I was signed off work for four weeks and ended up in hospital again, during my stay and due to my shoddy immune system I caught flu and was bed ridden for weeks. It was at this time that I decided to hand in my notice. The stress of work and the thought of doing my job poorly and possibly letting people down was just too much.

I became very low and felt useless, worthless and broken.

Then my husband decided on a change in career, he had been an amateur photographer for years and decided he wanted to go full time. A year on and business was booming. Slowly, he started asking me to help him out and after a while I was taking on a larger role within the business and my self esteem was building up.

Now I run our blog, website and social media, I take care of marketing, editing and more. I’m learning to be a photographer and I’m loving life a little more.


Working for myself in our family business means I can work when I am well and rest when I am not. It means I don’t have to deal with office toilets and colleagues not understanding. I honestly don’t see how I could hold down a job working for someone else. When my flares are bad and I can spend 3 – 4 hours a night on the toilet and then cant wake up in the morning. I can go to the toilet up to 30 times a day. I can be so exhausted that I cant keep my eyes open. My joints ache horrendously and I have to take strong painkillers that make me dozy and uncoordinated. Hardly an ideal candidate for a job eh? But you know what? I’m a hard worker, I’m fiercely loyal and a kind, caring person. I’m always learning, a good listener and I love my job.

I have been very honest here, perhaps more honest than I am with friends and family because it’s hard to talk about. Its hard to admit that at times I hate myself, that I’m jealous of “normal” people, that I despise my stupid, broken body that needs drugs just to behave semi normally. But I think it is so important to get my message out because other times I am really proud of myself that despite this illness I have three beautiful children, I co run a successful business, I have an amazing husband and some wonderful friends.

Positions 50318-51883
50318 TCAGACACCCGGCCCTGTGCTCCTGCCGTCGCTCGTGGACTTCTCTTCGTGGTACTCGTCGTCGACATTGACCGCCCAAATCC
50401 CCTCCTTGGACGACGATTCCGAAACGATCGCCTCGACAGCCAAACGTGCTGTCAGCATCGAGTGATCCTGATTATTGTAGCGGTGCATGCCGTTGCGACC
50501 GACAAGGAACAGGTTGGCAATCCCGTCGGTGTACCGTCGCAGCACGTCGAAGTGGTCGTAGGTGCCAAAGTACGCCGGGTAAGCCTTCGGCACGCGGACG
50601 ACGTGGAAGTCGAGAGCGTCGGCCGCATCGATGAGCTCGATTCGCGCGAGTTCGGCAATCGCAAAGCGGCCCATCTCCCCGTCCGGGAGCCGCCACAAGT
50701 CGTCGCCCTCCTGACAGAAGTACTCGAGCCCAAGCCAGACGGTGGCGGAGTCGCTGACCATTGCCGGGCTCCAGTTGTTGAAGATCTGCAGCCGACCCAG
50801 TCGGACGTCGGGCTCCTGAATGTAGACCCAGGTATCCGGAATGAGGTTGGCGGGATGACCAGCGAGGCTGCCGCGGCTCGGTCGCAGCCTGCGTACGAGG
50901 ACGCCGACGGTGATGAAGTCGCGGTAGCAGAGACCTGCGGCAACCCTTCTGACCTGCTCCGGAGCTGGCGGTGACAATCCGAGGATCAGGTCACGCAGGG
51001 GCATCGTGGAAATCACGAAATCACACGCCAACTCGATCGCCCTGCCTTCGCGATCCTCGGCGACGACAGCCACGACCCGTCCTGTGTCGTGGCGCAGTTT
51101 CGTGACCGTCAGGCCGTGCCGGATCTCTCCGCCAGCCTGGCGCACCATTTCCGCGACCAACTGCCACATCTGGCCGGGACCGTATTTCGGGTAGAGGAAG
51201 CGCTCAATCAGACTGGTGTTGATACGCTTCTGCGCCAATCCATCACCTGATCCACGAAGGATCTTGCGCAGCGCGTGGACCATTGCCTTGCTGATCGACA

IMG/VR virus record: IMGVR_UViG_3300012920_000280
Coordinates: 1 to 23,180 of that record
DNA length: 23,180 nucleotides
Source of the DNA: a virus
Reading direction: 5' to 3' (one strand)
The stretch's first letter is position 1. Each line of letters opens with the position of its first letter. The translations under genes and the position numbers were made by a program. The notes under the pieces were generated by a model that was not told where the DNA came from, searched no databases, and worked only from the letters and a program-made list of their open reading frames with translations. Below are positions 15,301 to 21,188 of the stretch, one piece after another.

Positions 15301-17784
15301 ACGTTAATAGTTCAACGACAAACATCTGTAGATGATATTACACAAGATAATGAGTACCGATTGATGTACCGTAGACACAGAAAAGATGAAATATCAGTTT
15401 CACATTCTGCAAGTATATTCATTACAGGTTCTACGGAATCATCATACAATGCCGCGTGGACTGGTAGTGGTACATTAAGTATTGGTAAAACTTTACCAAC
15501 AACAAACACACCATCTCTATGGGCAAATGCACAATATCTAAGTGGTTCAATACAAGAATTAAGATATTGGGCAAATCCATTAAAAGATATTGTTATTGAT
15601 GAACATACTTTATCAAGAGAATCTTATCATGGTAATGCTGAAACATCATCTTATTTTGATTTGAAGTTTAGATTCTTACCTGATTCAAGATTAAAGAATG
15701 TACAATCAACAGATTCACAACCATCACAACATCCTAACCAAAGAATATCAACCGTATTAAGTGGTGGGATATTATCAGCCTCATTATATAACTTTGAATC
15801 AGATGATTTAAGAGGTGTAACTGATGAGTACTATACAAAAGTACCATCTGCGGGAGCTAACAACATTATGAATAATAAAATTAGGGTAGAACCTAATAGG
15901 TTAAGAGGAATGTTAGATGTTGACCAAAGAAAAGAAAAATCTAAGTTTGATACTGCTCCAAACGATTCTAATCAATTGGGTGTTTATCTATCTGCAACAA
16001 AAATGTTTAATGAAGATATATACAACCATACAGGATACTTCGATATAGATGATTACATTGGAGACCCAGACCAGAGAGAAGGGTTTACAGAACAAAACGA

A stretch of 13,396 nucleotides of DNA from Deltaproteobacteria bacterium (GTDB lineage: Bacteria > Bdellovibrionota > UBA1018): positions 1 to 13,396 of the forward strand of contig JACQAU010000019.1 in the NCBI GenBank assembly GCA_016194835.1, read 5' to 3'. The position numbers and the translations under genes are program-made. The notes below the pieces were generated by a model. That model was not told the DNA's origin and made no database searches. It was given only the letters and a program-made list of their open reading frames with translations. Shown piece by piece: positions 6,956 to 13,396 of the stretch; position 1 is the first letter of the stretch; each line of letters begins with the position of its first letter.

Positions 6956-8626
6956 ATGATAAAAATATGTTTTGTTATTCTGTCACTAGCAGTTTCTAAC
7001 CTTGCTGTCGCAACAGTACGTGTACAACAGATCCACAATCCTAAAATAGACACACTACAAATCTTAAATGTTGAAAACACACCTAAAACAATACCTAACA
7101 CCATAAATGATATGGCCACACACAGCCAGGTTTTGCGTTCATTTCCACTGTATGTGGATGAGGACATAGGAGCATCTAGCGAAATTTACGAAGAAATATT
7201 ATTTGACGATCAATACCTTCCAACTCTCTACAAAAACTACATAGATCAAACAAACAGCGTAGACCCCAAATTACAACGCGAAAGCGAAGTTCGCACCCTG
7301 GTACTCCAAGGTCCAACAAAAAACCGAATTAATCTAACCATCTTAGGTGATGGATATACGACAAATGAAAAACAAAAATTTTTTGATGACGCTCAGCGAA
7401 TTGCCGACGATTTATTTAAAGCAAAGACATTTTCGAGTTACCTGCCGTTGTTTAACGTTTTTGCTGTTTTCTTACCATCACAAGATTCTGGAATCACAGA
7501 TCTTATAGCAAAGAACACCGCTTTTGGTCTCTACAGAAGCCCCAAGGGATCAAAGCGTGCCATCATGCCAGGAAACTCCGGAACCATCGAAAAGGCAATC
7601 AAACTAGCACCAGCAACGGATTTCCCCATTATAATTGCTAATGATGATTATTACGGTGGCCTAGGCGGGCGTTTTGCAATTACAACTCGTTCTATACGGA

sam cleasby ulcerative colitis ibd ileostomy surgery

I want to take time to mention my husband because his support makes my life a million times easier. He is so understanding, he loves me unconditionally, even when sometimes I don’t feel like I can love myself. He looks after me when I am ill and cheers me on when I’m well. He comes to doctors appointments when I’m just not strong enough to deal with it alone. He is always there to love me and hug me whether times are good or bad.

In the beginning I kept a lot from him, I was embarrassed and worried that he would be put off me, stop fancying me or even not want to be with me any more. Then I let him in. I explained what I was feeling like, physically and emotionally. I told him about it all, even the most embarrassing parts. And I found out that the old saying ‘a problem shared is a problem halved’ is so when I was asked to write this blog post I was unsure. Part of me wants to hide the illness and low self esteem away. I worry what people will think of me, that in some way my illness may look bad on the business. But after 9 years of having ulcerative colitis I’m done with being ashamed, I have done nothing wrong and I have an illness. Yes, it’s an embarrassing illness but if we never talked about these things, how can we learn to understand them?

Love Sam xx